'Fuliza economy': Kenyans borrow Sh1.6b daily amid economic woes

Borrowings from Safaricom’s Fuliza hit Sh578 billion in 2021 as ease of use and economic hardships pushed new users to the overdraft service.

Disclosures by NBCA Group and KCB Group show that the service has deepened its share in digital loans as customers get increased borrowing limits.

The overdrafts, utilised between January and December 2021, translate to Sh1.58 billion daily borrowing, pointing to the increasing use of the service that was rolled out in 2019.

Fuliza accounted for 82.5 per cent of the Sh585 billion digital loans at NCBA in the financial year ended December 2021.

A further Sh96 billion, or 60.8 per cent of Sh158 billion that KCB disbursed via mobile phones, was through Fuliza—a 32 per cent increase from Sh73 billion a year earlier.

“Increase (was) driven by limit enhancements for qualifying customers,” said KCB during the release of full-year results.

What Kenyans use Fuliza for

A rise in short-term borrowings— mainly used to meet essential needs such as food, bus fare and rent—signals increased debt dependence following the huge loss of income witnessed in the economy after Covid-19 disruptions.

Safaricom said in November 2021 that an additional 700,000 customers had joined Fuliza in the six months to September increasing the total number of daily active Fuliza users to 1.7 million.

The Fuliza service was introduced in 2019 and has become popular among Kenyans in helping them meet essential needs like shopping, rent and supporting friends and family when there is no sufficient money in their M-Pesa wallets.

Fuliza charges

Customers are charged a one-off 1.083 per cent interest and a fee that depends on the outstanding balance. The Fuliza fee starts from Sh2 per day for Sh100 overdraft and goes up to Sh30 per day for Sh2,500 and above.

Customers who do not clear the overdraft within 30 days are barred from utilising their unused Fuliza limit until they settle the outstanding amount. The default rate for Fuliza is usually very low since the debt is settled instantly when the customer’s M-Pesa wallet receives money.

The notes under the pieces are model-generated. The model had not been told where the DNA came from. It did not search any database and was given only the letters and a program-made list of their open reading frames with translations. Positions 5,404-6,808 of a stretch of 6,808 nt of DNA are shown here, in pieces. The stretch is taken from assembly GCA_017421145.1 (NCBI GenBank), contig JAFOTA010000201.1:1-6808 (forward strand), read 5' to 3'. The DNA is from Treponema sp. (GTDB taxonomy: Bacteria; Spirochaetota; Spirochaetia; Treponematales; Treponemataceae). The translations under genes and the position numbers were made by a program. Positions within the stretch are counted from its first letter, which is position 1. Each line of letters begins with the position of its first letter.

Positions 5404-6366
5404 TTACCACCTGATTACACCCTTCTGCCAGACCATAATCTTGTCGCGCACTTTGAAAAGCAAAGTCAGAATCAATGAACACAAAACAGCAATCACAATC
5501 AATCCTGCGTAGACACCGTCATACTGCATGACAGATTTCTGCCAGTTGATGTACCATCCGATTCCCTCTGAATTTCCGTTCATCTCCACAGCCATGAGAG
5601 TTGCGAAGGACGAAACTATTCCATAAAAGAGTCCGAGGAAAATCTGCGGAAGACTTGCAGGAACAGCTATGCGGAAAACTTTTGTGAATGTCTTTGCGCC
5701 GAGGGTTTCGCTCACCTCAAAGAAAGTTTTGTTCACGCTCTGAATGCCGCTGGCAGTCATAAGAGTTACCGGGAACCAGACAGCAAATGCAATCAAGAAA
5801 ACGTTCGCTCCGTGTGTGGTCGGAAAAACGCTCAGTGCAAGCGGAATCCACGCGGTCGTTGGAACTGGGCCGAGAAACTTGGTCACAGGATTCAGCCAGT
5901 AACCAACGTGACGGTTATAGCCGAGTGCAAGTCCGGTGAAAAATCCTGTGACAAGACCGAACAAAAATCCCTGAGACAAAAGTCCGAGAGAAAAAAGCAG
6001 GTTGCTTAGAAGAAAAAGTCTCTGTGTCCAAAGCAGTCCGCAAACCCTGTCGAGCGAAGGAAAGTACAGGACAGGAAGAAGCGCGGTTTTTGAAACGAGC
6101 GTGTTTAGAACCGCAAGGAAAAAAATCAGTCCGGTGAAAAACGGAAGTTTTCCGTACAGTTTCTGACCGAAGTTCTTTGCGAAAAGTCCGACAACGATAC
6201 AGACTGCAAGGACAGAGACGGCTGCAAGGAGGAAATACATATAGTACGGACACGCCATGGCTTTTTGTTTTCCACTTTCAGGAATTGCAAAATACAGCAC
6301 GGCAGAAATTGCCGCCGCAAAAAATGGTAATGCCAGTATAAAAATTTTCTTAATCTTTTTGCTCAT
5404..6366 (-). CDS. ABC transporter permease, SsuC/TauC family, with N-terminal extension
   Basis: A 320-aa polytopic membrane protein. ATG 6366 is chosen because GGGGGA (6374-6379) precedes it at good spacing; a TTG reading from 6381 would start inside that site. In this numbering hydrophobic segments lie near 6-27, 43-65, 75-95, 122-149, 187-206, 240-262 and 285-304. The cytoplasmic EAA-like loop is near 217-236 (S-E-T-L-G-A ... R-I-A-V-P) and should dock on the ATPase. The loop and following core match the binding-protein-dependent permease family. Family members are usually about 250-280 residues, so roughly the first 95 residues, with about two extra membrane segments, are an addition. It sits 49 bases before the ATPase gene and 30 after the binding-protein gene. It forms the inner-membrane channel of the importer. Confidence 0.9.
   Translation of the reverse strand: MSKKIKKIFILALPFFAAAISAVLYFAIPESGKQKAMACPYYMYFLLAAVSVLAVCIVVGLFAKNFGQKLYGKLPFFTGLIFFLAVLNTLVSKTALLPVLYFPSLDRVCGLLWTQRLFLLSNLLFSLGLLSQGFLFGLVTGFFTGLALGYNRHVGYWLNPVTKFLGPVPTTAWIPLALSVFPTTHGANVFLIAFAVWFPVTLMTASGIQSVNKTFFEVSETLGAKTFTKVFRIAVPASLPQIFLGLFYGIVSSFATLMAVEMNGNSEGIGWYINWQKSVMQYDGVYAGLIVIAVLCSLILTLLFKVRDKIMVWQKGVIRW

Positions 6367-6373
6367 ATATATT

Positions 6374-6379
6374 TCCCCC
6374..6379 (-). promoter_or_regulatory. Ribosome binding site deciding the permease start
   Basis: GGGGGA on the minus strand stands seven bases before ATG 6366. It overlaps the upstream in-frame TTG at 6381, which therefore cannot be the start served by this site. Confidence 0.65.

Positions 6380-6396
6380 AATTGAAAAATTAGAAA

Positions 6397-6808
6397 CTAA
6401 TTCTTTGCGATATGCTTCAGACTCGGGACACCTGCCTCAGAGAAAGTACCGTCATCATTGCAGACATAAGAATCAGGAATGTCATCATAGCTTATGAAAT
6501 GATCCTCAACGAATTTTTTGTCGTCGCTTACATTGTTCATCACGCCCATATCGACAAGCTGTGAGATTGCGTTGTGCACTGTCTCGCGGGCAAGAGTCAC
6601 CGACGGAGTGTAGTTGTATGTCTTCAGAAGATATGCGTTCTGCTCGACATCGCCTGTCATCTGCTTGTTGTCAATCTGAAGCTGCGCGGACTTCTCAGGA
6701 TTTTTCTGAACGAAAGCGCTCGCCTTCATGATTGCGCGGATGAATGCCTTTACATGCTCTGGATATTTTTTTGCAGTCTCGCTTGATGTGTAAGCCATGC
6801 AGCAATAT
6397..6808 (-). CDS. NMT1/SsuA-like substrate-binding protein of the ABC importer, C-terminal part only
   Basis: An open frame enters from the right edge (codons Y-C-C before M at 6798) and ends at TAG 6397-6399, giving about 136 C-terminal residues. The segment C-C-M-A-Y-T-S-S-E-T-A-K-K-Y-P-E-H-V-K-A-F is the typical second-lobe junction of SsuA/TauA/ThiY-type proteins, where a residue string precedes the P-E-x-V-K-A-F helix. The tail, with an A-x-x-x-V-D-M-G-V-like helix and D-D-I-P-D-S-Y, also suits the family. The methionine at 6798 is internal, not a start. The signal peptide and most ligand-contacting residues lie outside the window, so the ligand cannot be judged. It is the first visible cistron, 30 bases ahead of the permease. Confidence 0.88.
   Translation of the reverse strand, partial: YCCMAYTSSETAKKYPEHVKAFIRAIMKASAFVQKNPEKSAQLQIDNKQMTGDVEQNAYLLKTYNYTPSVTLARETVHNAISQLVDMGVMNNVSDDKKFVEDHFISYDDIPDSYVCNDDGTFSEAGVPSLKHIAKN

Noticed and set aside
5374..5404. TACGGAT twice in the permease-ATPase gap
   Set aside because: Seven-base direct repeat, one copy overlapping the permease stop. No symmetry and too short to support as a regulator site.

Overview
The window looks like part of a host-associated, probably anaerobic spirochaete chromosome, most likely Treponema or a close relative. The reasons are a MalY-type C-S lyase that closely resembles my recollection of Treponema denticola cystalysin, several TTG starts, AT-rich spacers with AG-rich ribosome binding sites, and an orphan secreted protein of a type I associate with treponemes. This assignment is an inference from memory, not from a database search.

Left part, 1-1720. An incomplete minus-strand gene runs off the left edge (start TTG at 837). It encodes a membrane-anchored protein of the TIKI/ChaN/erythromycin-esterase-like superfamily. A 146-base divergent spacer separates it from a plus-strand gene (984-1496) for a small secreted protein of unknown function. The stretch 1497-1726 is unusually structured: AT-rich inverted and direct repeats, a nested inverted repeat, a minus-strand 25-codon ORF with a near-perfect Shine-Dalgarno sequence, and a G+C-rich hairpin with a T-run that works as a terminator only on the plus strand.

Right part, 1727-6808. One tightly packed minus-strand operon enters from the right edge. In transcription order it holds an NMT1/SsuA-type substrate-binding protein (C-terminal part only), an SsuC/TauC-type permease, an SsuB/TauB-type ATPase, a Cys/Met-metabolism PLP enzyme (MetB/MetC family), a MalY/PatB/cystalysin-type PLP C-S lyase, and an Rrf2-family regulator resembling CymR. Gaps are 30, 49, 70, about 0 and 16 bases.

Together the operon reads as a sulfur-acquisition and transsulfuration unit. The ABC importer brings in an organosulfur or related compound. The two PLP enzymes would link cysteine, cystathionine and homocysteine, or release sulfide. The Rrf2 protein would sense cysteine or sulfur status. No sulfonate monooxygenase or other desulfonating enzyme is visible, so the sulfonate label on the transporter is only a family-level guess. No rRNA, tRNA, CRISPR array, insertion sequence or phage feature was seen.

The rising popularity of Fuliza has come on the back KCB's M-Pesa Vooma and NCBA’s Mshwari posting declines in value of loans. KCB-M-Pesa loans dropped by 26 per cent from Sh62 billion to Sh46 billion while Vooma loans moved from Sh19 billion to Sh16 billion.

NCBA said it disbursed Sh88 billion via Mshwari, a product that was launched in January 2013 as a savings and loan service. Disclosures for six months to September 2021 showed that the average ticket size for Fuliza was Sh375.80.

But the borrowing per individual could be higher since customers are allowed to take several overdrafts before repaying subject to the approved overdraft limit. The average loan amount KCB M-Pesa was Sh9,070 while that on Mshwari was Sh6,047.

The three products are enjoying growing popularity among Kenyans because of the ease of accessing the money compared to traditional bank loans or shylocks.

Mobile lenders

Other mobile-based loans products such as Silicon Valley–backed Tala and Branch, as well as Zenka, Opesa and Okash have popped up, offering short-term loans via lending apps.

Central Bank of Kenya (CBK) has published the Digital Credit Providers Regulations, 2022, which will require all digital lenders to apply for licences by September 2022. This came after a joint survey by CBK, FSD Kenya and the Kenya National Bureau of Statistics showed that 50.9 per cent of the respondents had defaulted on mobile loans.

The regulations, meant to bring digital lenders under formal supervision for the first time, also bar them from arbitrarily varying the price of loans or negatively listing defaulters of up to Sh1,000.

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